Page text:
I was listening to someone recently talking about the role of steward in previous centuries. The steward managed the estate for his lord and tried to get the most return for his lord while also keeping the people of the land content.
I thought of how this is a better metaphor for those in management, and perhaps more appropriate goals than I've experienced. My experience is that most managers are simply trying their best to keep everyone happy - mainly those requesting resources (people under the manager). They are also often simply trying to make sure everyone defensibly busy.
It's in the best interest of the manager's boss, though, that resources are used for the most return. This might take some educating or a little pushing. Think in terms of how a financial advisor is both making sure your funds are being put to use, but also often educating you along the way about why he thinks you should move some of your money here or there. This would obviously help get clarity around value - the value of different initiatives, the individual strengths of the people and how to best leverage those, and helping to see that value realized as soon as practical.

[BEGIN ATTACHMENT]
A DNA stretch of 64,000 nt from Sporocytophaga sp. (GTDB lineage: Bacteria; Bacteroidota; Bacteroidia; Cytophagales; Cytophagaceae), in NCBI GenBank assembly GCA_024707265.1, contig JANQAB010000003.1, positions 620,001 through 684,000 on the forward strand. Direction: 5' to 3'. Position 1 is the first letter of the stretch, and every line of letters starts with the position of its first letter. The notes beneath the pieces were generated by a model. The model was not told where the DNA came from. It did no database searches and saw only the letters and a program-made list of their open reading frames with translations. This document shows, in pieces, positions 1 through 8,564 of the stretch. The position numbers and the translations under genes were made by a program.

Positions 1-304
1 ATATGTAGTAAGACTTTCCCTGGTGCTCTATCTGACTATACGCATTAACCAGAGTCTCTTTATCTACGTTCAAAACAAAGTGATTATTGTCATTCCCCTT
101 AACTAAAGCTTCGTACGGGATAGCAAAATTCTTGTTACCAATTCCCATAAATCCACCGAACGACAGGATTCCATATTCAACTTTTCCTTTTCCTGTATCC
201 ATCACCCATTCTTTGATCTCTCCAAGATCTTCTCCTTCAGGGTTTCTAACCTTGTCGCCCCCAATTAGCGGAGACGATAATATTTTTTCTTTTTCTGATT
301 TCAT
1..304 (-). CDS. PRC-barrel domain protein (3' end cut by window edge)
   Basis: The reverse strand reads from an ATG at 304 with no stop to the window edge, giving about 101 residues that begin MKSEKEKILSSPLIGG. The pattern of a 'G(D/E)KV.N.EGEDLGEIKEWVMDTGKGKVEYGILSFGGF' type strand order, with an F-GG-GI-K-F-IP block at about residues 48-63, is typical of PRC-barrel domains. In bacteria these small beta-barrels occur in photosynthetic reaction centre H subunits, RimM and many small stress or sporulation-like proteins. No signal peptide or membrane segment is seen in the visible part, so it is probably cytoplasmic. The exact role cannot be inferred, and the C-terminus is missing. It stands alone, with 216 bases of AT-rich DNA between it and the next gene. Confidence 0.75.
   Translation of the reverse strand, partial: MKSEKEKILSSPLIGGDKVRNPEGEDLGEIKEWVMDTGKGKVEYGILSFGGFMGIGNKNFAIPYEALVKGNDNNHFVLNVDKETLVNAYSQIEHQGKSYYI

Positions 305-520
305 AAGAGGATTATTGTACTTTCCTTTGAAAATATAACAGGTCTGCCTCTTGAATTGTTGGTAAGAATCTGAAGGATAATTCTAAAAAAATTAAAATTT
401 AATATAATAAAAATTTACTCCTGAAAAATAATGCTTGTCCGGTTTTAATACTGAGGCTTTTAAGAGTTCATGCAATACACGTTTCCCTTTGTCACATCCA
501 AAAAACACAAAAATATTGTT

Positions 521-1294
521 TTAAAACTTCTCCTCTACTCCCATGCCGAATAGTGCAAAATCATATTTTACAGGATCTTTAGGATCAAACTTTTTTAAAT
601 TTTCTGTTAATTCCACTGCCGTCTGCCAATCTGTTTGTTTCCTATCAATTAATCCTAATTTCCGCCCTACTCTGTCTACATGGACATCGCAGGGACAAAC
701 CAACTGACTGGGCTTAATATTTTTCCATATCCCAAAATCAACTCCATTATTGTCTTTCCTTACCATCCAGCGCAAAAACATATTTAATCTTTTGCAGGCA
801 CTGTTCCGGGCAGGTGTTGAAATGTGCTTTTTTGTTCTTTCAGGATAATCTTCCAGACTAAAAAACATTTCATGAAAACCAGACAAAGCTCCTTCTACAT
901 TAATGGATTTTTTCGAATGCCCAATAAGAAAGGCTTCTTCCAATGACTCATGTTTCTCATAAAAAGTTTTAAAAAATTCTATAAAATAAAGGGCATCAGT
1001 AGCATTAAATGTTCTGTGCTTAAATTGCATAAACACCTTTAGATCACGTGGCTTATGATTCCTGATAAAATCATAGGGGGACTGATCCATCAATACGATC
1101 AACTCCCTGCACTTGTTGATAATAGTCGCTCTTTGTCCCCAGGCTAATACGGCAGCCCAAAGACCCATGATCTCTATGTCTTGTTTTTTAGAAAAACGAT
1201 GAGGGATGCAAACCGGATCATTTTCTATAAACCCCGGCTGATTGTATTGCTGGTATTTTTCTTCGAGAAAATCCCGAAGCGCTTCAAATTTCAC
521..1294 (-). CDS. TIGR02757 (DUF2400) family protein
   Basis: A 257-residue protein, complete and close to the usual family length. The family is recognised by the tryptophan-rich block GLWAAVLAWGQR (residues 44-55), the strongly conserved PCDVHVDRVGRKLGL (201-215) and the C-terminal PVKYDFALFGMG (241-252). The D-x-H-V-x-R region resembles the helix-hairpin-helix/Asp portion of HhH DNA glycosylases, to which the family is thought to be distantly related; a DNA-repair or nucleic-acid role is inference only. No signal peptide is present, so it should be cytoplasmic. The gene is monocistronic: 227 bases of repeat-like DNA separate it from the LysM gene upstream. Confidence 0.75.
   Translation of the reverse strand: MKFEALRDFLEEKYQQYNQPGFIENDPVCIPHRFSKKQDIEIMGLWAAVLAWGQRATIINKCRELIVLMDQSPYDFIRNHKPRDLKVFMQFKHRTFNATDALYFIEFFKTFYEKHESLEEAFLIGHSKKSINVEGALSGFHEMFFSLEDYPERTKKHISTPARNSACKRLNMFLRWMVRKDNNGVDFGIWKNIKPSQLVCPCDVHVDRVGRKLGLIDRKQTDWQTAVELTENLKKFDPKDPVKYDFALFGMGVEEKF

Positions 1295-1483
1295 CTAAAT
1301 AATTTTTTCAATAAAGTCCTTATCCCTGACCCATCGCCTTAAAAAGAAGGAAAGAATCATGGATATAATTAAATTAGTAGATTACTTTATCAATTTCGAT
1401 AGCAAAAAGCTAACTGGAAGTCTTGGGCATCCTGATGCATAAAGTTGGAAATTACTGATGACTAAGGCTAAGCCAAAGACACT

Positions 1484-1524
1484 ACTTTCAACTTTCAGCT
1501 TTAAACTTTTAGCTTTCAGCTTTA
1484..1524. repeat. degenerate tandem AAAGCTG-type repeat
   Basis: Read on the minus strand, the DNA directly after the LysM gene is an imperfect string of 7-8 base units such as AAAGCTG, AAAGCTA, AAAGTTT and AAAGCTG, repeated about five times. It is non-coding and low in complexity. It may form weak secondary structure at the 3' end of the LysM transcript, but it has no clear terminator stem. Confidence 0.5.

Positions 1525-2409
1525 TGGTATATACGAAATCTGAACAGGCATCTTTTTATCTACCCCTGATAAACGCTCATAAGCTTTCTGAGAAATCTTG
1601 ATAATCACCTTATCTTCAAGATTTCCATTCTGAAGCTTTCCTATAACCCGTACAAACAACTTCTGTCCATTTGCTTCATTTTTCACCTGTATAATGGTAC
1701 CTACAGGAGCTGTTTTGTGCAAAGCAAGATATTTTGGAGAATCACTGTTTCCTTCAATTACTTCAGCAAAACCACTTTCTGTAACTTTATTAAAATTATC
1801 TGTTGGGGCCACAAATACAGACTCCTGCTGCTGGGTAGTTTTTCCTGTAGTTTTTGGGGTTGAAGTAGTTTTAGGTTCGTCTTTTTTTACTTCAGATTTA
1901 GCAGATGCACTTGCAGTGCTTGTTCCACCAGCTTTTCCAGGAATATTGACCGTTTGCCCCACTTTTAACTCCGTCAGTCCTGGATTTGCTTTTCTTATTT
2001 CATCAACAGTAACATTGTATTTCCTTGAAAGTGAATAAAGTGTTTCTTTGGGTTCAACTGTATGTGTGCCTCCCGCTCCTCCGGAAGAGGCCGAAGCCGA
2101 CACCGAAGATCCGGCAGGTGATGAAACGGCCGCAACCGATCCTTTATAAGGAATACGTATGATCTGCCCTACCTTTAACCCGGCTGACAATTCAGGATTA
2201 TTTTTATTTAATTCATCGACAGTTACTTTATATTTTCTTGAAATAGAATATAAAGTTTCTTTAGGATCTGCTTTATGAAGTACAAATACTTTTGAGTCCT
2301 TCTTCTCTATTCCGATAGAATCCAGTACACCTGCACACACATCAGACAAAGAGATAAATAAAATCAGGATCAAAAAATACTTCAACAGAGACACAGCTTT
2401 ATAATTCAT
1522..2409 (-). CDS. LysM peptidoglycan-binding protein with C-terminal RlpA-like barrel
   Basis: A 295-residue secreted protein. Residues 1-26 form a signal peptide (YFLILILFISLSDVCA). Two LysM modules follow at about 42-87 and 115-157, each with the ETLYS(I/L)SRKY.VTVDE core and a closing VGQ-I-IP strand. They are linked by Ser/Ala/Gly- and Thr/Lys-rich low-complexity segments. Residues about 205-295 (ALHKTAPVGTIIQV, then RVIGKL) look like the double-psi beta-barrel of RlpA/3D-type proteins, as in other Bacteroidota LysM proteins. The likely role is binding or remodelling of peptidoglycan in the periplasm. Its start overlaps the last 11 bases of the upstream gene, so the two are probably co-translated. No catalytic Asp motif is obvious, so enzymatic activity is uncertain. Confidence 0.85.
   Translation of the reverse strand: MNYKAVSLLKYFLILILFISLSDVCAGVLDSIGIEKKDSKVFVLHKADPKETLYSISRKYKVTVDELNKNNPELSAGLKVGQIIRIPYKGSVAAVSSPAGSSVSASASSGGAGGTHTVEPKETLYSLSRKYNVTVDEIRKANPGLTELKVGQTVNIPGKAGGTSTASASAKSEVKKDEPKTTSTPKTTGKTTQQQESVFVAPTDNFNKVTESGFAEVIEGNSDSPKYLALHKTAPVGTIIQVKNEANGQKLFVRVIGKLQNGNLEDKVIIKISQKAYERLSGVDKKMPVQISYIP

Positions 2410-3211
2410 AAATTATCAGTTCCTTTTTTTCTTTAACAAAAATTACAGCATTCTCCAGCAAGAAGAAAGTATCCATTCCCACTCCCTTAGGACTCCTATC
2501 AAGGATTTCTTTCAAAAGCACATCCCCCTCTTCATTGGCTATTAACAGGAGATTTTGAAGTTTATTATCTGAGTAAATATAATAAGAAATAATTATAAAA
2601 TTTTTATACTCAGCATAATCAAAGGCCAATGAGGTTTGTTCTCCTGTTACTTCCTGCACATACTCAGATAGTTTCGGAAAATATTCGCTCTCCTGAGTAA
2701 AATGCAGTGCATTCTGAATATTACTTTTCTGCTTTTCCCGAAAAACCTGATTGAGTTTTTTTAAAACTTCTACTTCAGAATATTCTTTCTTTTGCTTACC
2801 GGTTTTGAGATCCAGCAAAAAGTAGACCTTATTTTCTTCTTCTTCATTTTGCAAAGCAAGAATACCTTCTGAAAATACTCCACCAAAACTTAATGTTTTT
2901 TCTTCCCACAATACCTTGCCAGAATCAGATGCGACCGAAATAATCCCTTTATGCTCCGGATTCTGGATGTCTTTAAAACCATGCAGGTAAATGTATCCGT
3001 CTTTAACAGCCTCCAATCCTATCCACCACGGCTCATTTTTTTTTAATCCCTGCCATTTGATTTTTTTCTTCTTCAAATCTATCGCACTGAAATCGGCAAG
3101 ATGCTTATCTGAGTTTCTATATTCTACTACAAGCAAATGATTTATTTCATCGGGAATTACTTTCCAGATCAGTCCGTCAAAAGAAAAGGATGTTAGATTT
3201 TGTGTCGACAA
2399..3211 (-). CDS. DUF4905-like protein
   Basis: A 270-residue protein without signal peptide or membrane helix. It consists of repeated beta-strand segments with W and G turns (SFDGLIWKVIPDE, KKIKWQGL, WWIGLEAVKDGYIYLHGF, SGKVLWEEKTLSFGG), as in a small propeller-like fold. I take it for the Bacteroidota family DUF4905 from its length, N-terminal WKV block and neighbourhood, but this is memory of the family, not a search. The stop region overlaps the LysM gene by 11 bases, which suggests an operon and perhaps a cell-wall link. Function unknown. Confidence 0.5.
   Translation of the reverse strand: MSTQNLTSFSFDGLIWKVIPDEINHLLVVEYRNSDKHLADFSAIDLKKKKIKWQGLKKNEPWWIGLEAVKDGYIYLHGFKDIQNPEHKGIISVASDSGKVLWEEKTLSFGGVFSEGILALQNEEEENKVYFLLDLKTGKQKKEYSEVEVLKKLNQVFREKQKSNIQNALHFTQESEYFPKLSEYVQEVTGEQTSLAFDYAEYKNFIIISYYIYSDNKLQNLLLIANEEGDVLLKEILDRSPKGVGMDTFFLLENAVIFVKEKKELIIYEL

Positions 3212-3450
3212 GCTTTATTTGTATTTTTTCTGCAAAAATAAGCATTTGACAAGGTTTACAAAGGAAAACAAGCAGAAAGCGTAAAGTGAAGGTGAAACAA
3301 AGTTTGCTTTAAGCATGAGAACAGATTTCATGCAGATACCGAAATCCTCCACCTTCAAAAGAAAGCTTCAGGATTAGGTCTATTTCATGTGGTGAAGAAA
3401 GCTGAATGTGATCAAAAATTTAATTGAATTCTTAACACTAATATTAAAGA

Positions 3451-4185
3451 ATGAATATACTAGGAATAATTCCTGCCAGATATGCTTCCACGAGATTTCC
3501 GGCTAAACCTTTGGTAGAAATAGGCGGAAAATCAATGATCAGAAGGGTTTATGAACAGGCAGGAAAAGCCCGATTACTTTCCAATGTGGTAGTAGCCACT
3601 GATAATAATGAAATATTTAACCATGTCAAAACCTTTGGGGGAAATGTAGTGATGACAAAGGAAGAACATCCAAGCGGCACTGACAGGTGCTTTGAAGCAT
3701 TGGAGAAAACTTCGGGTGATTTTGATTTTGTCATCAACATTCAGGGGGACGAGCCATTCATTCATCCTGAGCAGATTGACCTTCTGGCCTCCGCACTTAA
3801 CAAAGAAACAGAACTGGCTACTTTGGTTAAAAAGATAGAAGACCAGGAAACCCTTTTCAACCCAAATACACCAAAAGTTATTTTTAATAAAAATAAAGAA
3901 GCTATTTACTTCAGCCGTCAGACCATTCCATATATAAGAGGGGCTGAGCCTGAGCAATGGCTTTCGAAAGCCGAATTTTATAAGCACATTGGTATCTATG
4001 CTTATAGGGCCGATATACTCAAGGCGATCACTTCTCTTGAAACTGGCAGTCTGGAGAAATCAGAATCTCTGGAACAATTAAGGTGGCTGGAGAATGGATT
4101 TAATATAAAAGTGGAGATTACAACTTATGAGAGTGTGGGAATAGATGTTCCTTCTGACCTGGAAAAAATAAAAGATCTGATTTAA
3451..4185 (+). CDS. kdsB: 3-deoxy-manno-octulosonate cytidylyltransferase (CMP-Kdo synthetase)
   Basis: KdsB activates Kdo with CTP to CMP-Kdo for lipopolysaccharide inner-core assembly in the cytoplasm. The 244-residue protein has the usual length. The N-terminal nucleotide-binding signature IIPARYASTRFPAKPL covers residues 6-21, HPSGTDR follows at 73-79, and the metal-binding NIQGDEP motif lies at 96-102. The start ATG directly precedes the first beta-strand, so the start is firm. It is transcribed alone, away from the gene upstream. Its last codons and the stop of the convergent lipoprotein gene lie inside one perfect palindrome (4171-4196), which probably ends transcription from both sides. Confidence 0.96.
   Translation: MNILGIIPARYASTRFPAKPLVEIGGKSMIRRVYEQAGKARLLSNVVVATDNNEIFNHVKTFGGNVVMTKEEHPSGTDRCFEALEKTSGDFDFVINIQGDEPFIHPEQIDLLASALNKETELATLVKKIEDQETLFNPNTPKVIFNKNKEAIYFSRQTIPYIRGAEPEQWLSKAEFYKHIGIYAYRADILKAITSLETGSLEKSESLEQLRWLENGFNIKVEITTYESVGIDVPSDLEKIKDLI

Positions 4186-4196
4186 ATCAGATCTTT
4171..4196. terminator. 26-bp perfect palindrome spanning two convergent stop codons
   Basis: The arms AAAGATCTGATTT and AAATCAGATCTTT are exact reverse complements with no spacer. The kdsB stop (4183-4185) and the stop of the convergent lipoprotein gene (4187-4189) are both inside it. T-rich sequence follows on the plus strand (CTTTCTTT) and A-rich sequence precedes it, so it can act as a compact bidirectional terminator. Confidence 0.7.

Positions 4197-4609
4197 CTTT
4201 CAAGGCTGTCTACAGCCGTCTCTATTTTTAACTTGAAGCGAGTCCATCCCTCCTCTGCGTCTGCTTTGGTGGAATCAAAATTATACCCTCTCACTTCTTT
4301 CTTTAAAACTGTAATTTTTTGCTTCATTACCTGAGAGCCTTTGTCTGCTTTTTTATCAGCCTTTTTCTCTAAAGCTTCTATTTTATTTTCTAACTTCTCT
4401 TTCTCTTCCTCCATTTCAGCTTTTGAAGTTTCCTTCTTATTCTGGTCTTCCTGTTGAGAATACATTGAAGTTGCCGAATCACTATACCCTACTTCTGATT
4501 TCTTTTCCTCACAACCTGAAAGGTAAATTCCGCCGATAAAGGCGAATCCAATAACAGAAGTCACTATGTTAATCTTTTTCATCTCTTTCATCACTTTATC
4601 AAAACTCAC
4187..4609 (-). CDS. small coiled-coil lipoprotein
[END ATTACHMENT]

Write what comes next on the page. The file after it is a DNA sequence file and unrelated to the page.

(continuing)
Without a clear path to value back to the manager's boss, managers can be left to simply growing their department as a means of validating their value (and therefore security) in the company. But imagine this happening with your financial advisor - "I can't tell you how your funds are doing because I really have no idea, but I have some reports that show how many people report to me."